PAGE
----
Set one hundred years prior to the events of The Legend of Zelda: Breath of the Wild, Hyrule Warriors: Age of Calamity is an addictive addition to the Hyrule Warriors series. In it, you control a wide variety of characters as they shred through an endless stream of enemies and work towards stopping the oncoming Great Calamity. Although intricately tied into the world of its pseudo sequel, Age of Calamity gives players everything they need to enjoy their foray into the vast world of hack-and-slash Hyrule, regardless of their prior familiarity — or lack thereof — with Breath of the Wild.
I myself have no experience playing Breath of the Wild, but that didn’t hamper my enjoyment of Age of Calamity’s cast and story. Breath of the Wild’s legacy means you may recognize some of the characters aside from the renowned Link and Zelda. And even if you don’t, the characters all exude distinct personalities not only through incredibly diversified playstyles, but also through dialogue and mannerisms during both cutscenes and gameplay. They even interact with each other in menus as you pick whom to send on individual sorties and call out to one another as you switch between them on the battlefield, further bolstering their striking dispositions. No external information is needed to grow attached to this plucky group of adventurers.
The story also doesn’t require any background information to enjoy. Plentiful voice acting, expressive animations, and dynamic camera work combine to clearly convey powerful emotion throughout the cutscenes. Zelda working to overcome her weaknesses at her own pace and not compare herself to others is immensely relatable and left me caring for the titular character more than I ever had before. These kinds of internal struggles are universal, and Zelda’s journey to save Hyrule with the support of those around her hits all the right notes of approachability and sentimentality regardless of which entries in the series you have or haven’t completed.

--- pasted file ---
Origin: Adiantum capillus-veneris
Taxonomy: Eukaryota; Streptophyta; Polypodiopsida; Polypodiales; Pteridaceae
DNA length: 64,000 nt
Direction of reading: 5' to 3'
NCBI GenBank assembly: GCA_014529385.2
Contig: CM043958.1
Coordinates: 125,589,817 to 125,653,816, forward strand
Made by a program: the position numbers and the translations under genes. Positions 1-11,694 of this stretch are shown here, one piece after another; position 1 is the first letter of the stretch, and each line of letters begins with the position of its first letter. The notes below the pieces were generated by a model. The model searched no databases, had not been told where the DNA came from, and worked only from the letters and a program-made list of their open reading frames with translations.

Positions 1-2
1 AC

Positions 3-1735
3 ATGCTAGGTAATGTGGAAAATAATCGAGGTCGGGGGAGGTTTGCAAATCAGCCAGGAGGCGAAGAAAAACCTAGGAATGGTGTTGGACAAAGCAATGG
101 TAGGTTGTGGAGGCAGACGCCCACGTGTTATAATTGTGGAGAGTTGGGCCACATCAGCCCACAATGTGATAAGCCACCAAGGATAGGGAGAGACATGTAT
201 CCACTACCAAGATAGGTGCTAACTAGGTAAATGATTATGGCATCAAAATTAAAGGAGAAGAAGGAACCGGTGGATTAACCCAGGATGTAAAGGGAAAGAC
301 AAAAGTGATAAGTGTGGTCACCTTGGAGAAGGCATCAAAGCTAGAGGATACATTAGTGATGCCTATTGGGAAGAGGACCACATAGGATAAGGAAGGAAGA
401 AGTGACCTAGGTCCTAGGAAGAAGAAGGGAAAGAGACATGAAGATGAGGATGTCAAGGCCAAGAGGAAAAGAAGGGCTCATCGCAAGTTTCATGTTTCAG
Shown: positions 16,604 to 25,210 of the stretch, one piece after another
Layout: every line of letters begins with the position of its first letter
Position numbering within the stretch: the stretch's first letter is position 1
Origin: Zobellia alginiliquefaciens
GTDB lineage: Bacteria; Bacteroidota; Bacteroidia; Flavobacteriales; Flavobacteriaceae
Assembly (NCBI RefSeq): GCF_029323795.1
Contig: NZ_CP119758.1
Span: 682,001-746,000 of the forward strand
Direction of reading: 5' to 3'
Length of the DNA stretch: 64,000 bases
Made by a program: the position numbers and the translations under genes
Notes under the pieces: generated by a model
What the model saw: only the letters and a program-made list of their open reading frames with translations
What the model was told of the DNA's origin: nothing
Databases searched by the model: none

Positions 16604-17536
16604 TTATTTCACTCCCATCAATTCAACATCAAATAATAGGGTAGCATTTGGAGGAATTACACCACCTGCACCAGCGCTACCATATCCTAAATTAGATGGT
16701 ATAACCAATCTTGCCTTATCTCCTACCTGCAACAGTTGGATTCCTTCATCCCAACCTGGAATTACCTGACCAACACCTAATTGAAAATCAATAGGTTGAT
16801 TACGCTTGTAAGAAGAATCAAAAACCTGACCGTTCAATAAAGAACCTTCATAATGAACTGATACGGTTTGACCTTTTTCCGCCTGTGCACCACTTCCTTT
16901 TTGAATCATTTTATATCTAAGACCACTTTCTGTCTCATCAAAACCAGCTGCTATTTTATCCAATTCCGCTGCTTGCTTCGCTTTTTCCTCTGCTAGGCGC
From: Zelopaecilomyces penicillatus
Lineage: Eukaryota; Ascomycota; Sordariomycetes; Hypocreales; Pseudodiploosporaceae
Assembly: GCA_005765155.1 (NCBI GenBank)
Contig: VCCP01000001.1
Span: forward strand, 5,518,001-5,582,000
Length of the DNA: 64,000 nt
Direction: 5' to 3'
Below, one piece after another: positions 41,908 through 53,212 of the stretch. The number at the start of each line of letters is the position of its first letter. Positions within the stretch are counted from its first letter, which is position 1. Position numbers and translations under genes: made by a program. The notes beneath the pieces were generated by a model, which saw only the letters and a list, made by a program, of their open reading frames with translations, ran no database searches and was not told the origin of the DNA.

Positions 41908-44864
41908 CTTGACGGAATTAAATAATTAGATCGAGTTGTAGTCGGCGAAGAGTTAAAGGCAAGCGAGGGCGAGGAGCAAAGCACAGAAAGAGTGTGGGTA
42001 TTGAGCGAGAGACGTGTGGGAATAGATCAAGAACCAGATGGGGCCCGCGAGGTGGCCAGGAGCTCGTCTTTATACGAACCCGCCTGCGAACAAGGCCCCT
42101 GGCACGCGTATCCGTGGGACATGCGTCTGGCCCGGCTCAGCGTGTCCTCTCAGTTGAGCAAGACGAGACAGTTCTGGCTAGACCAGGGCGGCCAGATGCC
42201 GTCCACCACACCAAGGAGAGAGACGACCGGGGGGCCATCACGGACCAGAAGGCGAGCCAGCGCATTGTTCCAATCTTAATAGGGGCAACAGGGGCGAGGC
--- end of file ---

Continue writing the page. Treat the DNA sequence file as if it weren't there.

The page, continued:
I can’t say I’m a Warriors veteran either, although I do have fond memories of the first Hyrule Warriors on Wii U. Still, Age of Calamity does a fine job of getting players into the game’s groove, be they Warriors aficionados or newcomers. A plentitude of practice levels, specially designed for playing around with specific characters, pervade the vast world map. These proliferate into countless miscellaneous challenges that allow you to bring characters of your choice for both practical training as well as leveling them up. While waiting for the levels to load, you can skim through hints relevant to the characters you’ve selected for a quick refresher. And during the battles themselves, non-invasive button commands pop up when a special action can be executed, such as pressing X to absorb a sigil when playing as Impa, or repeatedly pressing X as Teba to unleash a flurry of arrows.
Another thing that may normally be considered a key component of the Warriors experience is a TV for the action to play out on. Thankfully, Age of Calamity runs well in both the Switch’s docked and handheld modes. Lag is nearly nonexistent, even when the copious numbers of enemies that inhabit each map mingle with barrages of explosions and flashy special effects from your own attacks. All the while, characters and (surprisingly) the mini-map are clearly legible even on the small screen. And as the arenas you visit grow more complex, you can zoom in on the mini map — by pressing in the left control stick — for additional clarity.